OU Social Media Strategy is a Blast to the Past?!

Readers over a certain age, ex-pats included, will probably remember (hopefully with fondness) a time when the only TV programmes on air in the early hours or on weekend mornings were OU broadcast items on the BBC:

From time to time, (eg OERs: Public Service Education and Open Production), I’ve thought that was the actual heyday of OU broadcasting in terms of get “authentic” Higher Education level teaching content to large audiences, nothwithstanding the popularity of some of the more recent flagship co-produced programming the OU has worked with the BBC on. (For a view of OU/BBC co-produced content currently on iPlayer, see OU/BBC co-pros currently on iPlayer; and for clips from co-pro programmes: clips from OU/BBC co-pros currently on iPlayer.)

As well as the BBC content, there’s also a wealth of OU video material on both YouTube and iTunesU. A great way into this content is through some of the OU’s YouTube playlists, such as 60 Second Adventures in Thought or Seven Wonders of the Microbe World. (See also this full list of OU Learn playlists on YouTube.)

ANyway, one thing that seems (to me at least) to be lacking is a social media strategy (on Twitter at least) relating to broadcast events – academic commentaries or OpenLearn links being tweeted alongside a live OU/BBC co-pro broadcast, for example – that could be used to help drive a second screen experience or community.

But then I realised I was looking in the wrong place – or at least, the wrong time… because it seems the lessons from the past are being heeded… and the @OUpahParr account is actually tweeting out links to OU content to a variety of hashtag streams throughout the early hours, picking up not only the global audience but the UK’s insomniacs and shift workers. It seems that as well as what are presumably scheduled tweets to content, there’s also someone from the comms team (^AF), staffing the account for anybody who wants to chat, or learn more…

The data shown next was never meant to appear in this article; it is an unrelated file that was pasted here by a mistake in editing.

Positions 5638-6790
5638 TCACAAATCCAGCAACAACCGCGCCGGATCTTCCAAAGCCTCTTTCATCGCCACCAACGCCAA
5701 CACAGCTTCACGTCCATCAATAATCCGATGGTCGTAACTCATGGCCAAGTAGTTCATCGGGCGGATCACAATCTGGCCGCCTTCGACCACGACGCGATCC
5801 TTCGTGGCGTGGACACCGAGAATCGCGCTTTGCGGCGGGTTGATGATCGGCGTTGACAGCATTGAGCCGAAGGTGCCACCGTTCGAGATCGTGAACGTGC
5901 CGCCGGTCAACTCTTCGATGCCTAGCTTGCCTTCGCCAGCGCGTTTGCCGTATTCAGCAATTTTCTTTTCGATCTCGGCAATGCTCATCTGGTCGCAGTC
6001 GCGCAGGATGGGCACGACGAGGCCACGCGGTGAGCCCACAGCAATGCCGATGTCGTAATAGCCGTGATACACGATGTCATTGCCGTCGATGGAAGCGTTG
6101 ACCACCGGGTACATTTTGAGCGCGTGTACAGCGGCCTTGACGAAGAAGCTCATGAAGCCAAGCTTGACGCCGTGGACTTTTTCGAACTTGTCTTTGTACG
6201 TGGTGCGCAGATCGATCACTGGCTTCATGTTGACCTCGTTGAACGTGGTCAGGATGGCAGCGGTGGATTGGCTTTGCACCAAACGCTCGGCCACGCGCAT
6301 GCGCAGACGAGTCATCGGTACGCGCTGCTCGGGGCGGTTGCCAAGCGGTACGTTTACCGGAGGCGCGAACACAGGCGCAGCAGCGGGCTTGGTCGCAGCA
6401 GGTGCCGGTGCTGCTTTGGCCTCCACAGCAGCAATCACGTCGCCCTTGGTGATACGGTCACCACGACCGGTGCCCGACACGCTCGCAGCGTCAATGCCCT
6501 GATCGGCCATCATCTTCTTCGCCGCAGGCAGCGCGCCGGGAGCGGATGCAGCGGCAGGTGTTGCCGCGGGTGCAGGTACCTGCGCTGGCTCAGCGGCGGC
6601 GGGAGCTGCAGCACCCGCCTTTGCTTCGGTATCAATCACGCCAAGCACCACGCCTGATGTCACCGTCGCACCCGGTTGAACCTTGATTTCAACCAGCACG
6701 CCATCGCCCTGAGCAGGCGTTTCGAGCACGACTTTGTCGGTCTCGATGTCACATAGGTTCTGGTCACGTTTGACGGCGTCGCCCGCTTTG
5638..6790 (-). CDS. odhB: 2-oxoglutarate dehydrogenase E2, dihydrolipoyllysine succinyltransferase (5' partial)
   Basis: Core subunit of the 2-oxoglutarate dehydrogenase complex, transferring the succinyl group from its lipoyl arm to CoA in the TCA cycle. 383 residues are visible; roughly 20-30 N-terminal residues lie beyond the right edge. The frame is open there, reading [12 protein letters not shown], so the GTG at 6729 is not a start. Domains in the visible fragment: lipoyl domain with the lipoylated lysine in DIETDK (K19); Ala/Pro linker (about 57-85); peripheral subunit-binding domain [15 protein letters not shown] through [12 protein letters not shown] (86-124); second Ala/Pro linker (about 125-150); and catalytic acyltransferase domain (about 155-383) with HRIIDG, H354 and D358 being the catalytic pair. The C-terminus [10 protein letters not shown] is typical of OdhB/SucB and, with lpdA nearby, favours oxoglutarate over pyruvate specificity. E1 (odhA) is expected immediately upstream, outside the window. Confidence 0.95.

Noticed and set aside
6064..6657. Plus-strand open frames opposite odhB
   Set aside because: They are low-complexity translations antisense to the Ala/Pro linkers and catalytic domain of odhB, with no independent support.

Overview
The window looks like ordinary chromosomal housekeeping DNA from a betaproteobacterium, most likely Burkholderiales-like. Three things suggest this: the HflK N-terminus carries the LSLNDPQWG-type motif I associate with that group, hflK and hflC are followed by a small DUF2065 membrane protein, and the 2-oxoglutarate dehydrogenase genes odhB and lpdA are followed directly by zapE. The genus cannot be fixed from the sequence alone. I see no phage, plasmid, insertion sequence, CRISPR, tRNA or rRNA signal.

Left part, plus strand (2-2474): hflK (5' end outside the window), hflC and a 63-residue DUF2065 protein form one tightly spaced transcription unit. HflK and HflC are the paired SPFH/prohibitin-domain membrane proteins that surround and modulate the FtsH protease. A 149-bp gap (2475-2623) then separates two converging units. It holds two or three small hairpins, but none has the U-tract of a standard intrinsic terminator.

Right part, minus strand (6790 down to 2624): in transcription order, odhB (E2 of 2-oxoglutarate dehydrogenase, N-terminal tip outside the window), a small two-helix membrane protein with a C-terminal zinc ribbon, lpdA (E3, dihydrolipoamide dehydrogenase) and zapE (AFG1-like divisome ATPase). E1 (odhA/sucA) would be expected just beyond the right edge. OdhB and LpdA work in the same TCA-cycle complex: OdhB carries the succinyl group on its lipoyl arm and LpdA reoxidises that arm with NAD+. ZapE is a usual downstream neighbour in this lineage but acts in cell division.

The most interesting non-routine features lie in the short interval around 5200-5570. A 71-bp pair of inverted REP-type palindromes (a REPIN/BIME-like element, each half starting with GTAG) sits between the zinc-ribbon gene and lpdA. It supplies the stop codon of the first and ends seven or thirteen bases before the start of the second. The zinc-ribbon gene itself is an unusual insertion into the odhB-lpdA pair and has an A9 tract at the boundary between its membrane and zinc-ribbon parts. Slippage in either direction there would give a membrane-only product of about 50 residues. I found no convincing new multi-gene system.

Good stuff ;-)

The Invisible Library, For Real…

Somewhen last year I started thinking about what the consequences of an “invisible library” might actually be (Joining the Flow – Invisible Library Tech Support and The Invisible Library (Presentation)) and it seems like one consequence might be – no books!

Following a series of workshops on Library futures, it seems as if the OU Library is going to get rid of it’s book stock… Now this isn’t actually as daft as it first might sound: the OU Library doesn’t loan out physical books to students as a rule (except maybe to local students) and the book stock is maintained for scholarly (course writing) purposes, as well as to support research.

It also turns out that maintaining the book stock is expensive: the cost of shelf space and overheads on top of the costs associated with issuing loans and returns, as well as restacking books, binding and cataloguing (i.e. the total cost of ownership of the book) means that the annual cost per book loan per year exceeds the cost of users just buying the equivalent books for themselves and reclaiming the costs.

So it seems that the Library will be ramping up its disposal policy and getting rid of its book stock over the next year, apart from a small collection of books donated to the University by the books’ authors (the “vanity collection”, apparently?!) and books authored by members of the university (the “repository collection”).

In place of the book stock, university members will be encouraged to purchase books themselves, and reclaim the costs via a faculty managed fund. Once the book has been finished with, it will place on the ‘virtual bookshelf’ (i.e. an ‘invisible’ bookshelf ;-), using one of the first devlab_alpha applications, a revamping of the old KMI bookshelf application. (This application allowed individuals to maintain a list of ISBNs of books they had in their office on a personal profile page, so that other people could see what books were available ‘down the corridor’ and then borrow them at a local/personal level.)